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        Kitchen Cabinet Valence Install HELP Sign In/Join 
        posted
        I am installing a light valance to cover up some under kitchen cabinet lights. I am using a simple 1x2" stock.
        I am no finish carpenter and I don't have a nail gun.

        1)Can my joints (45 degree) be glued together, or do the also need to be secured with screws?
        2)Do I use regular wood glue for this, or other bonder?
        3)Do I use screws AND glue to fix the valence to the underside of the cabinet?


        In some places I can open the cabinet doors and screw down through the cabinet shelf into a predrilled hold in the 1x2, but in other places (where the valance goes under an open "shelf" cabinet I don't want to drill through the exposed, finished shelf). Here are my options:

        a)Drill from the underside of the 1x2" throught the bottom of the shelf
        b)PL Premium the valance in this section, no screws
        c)Install small angle brackets and screw them into the underside of the cabinet and into the backside of the valence.

        If I do (a) I could bore a 1" hole in the underside of the 1x2" so that the screw is well hidden. If I do (c) I am concerned the bracked won't pull the valence up tight against the underside of the cabinet (unless I first glue and clamp it and then install the bracket after the fact).

         
        Posts: 215 | Location: Toronto, Canada | Registered: Feb 22, 2004Reply With QuoteReport This Post
        Picture of Jaybee
        posted Hide Post
        As long as you can get raw wood to raw wood and give your work time to cure, glue will be very strong. Those mitered corners should be fine with just wood glue. Something like TiteBond will work.

        Same with attaching the valence. Any screws will help but the glue will also hold it. Just remember that the glue will not hold well if there is a finish on either glue area surface and you need to clamp it tightly to hold it as the glue cures.


        Jaybee
         
        Posts: 10315 | Location: Knoxville, Tennessee | Registered: Sep 27, 2003Reply With QuoteReport This Post
        posted Hide Post
        Thanks Jaybee... Not sure I get your recommendation...glue and screw? Or just glue? provided I clamp well? I assume the screws would give it a little more strenght in case someone bumps it... If I could get away with just glue it would save me a few hours at the pace I go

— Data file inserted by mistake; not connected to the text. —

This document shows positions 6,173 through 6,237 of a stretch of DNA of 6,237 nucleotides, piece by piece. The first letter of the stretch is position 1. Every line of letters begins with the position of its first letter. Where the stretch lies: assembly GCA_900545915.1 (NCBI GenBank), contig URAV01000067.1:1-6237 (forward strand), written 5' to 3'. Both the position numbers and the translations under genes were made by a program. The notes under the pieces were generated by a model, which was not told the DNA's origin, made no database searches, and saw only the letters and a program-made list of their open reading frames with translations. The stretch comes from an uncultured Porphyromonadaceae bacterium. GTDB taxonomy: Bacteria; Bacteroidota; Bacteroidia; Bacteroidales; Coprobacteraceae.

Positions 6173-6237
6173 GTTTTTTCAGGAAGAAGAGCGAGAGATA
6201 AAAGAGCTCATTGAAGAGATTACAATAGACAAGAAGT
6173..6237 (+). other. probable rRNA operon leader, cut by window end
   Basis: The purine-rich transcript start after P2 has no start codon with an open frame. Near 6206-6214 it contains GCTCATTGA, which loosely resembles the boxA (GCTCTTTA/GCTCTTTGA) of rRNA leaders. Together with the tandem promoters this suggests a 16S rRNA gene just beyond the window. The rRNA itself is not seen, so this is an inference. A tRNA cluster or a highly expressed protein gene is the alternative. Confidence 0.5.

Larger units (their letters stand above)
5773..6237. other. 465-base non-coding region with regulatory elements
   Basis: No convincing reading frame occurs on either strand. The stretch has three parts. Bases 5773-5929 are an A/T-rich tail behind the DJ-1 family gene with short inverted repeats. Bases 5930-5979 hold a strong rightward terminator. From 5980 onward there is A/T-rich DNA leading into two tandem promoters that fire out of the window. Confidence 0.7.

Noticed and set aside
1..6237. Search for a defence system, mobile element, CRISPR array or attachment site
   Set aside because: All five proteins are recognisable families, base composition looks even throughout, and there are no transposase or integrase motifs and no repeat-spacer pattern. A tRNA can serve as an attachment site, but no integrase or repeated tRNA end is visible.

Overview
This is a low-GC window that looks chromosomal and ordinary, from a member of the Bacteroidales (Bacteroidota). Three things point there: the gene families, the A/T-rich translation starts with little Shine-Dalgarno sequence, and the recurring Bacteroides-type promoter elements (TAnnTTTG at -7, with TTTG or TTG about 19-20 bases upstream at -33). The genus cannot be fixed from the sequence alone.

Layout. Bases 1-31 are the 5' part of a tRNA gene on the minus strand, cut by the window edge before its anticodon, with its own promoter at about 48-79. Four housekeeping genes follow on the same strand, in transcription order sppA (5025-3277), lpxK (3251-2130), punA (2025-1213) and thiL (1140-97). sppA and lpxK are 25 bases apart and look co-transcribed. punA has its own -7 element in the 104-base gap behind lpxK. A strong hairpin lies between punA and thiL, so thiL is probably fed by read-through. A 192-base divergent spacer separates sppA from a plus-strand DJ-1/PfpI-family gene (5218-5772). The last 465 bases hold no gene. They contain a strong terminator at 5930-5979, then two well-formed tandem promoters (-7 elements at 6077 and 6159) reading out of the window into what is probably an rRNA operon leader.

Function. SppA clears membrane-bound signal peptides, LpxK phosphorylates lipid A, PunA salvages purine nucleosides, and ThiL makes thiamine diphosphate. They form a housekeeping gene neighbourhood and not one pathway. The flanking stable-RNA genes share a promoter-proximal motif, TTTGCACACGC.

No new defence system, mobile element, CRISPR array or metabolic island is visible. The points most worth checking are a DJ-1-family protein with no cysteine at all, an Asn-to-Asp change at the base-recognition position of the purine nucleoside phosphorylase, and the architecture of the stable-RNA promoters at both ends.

Posts: 215 | Location: Toronto, Canada | Registered: Feb 22, 2004Reply With QuoteReport This Post
        Picture of Jaybee
        posted Hide Post
        Just glue will be OK provided you are gluing to bare wood on both pieces of work. Also for glue to hold well, it needs to be clamped tight. IF you can get some screws in there they will do double duty - holding the pieces in place while the glue cures and extra strength for the life of the project.

        So the short answer: Glue can work. Screws can't hurt.


        Jaybee
         
        Posts: 10315 | Location: Knoxville, Tennessee | Registered: Sep 27, 2003Reply With QuoteReport This Post
        posted Hide Post
        Sound advice...and it even rhymes-that adds to your credibility in my books! Smile
         
        Posts: 215 | Location: Toronto, Canada | Registered: Feb 22, 2004Reply With QuoteReport This Post
        posted Hide Post
        If it were me...
        I would use pocket hole joinery. It will be screwed from behind, and you could also use plugs if it's to go that far.
         
        Posts: 827 | Registered: Jan 29, 2010Reply With QuoteReport This Post
        posted Hide Post
        I actually used a combination of all suggestions (glue, screw, pocket holes). In some places I could screw from the top of the frame down through the valence. In these places, the screw heads are flush and only visible when you open the cupboards (above eye level for most so not noticeable). In these area's I was also able to glue and clamp. One the ends/sides, I wasn't able to screw down or even attach a clamp to secure a glue joint, so I tried my hand at the pocket holes with two size drill bits pre-drilled. That was more time consuming and a little awkward to screw up into the cupboards (again, a first timer).

        Pretty happy with the result.
         
        Posts: 215 | Location: Toronto, Canada | Registered: Feb 22, 2004Reply With QuoteReport This Post
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